Background: Bats are recognized as important vectors in disease transmission. Frequently, bats intrude into homes and buildings, increasing the risk to human health. We describe bat intrusions and exposure incidents in our hospital over a 3-year period. Methods: The University of Iowa Hospitals and Clinics (UIHC) is an 811-bed academic medical center in Iowa City, Iowa. Established in 1928, UIHC currently covers 209,031.84 m2 (~2,250,000 ft2) and contains 6 pavilions built between 1928 and 2017. We retrospectively obtained bat intrusion calls from the infection prevention and control program call database at UIHC during 2018–2020. We have also described the event management for intrusions potentially associated with patient exposures. Results: In total, 67 bat intrusions occurred during 2018–2020. The most frequent locations were hallways or lounges 28 (42%), nonclinical office spaces 19 (14%), and stairwells 8 (12%). Most bat intrusions (65%) occurred during the summer and fall (June–November). The number of events were 15 in 2018, 28 in 2019, and 24 in 2020. We observed that the number of intrusions increased with the age of each pavilion (Figure 1). Of 67 intrusions, 2 incidents (3%) were associated with potential exposure to patients. In the first incident, reported in 2019, the bat was captured in a patient care area and released before an investigation of exposures was completed and no rabies testing was available. Also, 10 patients were identified as having had potential exposure to the bat. Among them, 9 patients (90%) received rabies postexposure prophylaxis. In response to this serious event, we provided facility-wide education on our bat control policy, which includes the capture and safe handling of the bat, assessment of potential exposures, and potential need for rabies testing. We also implemented a bat exclusion project focused on the exterior of the oldest hospital buildings. The second event, 1 patient was identified to have potential exposure to the bat. The bat was captured, tested negative for rabies, no further action was needed. Conclusions: Bat intrusions can be an infection prevention and control challenge in facilities with older buildings. Hospitals may need animal intrusion surveillance systems, management protocols, and remediation efforts.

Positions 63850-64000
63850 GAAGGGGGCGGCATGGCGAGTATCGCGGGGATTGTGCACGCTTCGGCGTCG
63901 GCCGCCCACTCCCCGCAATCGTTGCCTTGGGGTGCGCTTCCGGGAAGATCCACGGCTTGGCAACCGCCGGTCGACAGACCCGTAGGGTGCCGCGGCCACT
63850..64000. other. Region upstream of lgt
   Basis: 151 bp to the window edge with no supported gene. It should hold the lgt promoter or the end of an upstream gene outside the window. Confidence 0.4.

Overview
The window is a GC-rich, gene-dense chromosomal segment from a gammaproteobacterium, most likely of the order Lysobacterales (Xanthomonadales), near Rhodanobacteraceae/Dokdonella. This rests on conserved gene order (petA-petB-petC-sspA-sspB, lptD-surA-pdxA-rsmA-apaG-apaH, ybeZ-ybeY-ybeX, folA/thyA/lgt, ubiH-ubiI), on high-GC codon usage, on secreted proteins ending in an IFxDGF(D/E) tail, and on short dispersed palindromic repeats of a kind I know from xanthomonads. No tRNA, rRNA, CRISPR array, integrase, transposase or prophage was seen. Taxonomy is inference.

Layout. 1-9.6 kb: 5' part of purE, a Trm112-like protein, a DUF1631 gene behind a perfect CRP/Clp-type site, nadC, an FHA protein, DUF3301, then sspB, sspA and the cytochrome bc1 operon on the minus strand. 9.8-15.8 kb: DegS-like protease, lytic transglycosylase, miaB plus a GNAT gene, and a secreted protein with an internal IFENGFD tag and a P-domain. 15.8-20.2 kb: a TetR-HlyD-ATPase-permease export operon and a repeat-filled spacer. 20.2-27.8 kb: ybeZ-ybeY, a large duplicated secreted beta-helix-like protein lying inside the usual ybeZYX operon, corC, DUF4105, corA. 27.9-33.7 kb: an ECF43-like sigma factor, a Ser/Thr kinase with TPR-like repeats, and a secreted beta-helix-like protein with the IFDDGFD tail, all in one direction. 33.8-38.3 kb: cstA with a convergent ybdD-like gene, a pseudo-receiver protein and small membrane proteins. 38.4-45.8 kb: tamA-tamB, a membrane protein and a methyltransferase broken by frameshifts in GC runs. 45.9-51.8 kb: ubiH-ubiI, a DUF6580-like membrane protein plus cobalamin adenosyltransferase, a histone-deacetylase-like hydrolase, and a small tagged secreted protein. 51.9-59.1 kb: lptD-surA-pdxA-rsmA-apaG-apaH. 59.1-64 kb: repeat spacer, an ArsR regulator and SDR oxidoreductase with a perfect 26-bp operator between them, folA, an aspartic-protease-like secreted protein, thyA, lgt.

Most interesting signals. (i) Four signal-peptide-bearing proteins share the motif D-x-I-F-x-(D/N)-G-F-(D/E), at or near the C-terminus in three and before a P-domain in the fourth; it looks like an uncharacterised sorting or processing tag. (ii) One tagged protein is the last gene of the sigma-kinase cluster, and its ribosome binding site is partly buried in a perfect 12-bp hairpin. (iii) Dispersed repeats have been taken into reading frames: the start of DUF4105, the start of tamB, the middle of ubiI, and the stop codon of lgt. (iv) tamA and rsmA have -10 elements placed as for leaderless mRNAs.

Background: Hospital semiprivate rooms may lead to coronavirus disease 2019 (COVID-19) patient exposures. We investigated the risk of COVID-19 patient-to-patient exposure in semiprivate rooms and the subsequent risk of acquiring COVID-19. Methods: The University of Iowa Hospitals & Clinics is an 811-bed tertiary care center. Overall, 16% of patient days are spent in semiprivate rooms. Most patients do not wear masks while in semiprivate rooms. Active COVID-19 surveillance included admission and every 5 days nasopharyngeal SARS-CoV-2 polymerase chain reaction (PCR) testing. We identified inpatients with COVID-19 who were in semiprivate rooms during their infectious periods during July–December 2020. Testing was repeated 24 hours after the first positive test. Cycle threshold (Ct) values of the two tests (average Ct <30), SARS-CoV-2 serology results, clinical assessment, and COVID-19 history were used to determine patient infectiousness. Roommates were considered exposed if in the same semiprivate room with an infectious patient. Exposed patients were notified, quarantined (private room), and follow-up testing was arranged (median seven days). Conversion was defined as having a negative test followed by a subsequent positive within 14 days after exposure. We calculated the risk of exposure: number of infectious patients in semiprivate rooms/number of semiprivate patient-days (hospitalization days in semiprivate rooms). Results: There were 16,427 semiprivate patient days during July–December 2020. We identified 43 COVID-19 inpatients who roommates during their infectious periods. Most infectious patients (77%) were male; the median age was 67 years; and 22 (51%) were symptomatic. Most were detected during active surveillance: admission testing (51%) and serial testing (28%). There were 57 exposed roommates. The risk of exposure was 3 of 1,000 semiprivate patient days. In total, 16 roommates (28%) did not complete follow-up testing. Of 41 exposed patients with follow-up data, 8 (20%) converted following their exposure. Median time to conversion was 5 days. The risk of exposure and subsequent conversion was 0.7 of 1,000 semiprivate patient days. Median Ct value of the source patient was 20 for those who converted and 23 for those who did not convert. Median exposure time was 45 hours (range, 3–73) for those who converted and 12 hours (range, 1–75) for those who did not convert. Conclusions: The overall risk of exposure in semiprivate rooms was low. The conversion rate was comparable to that reported for household exposures. Lower Ct values and lengthier exposures may be associated with conversion. Active COVID-19 surveillance helps early detection and decreases exposure time.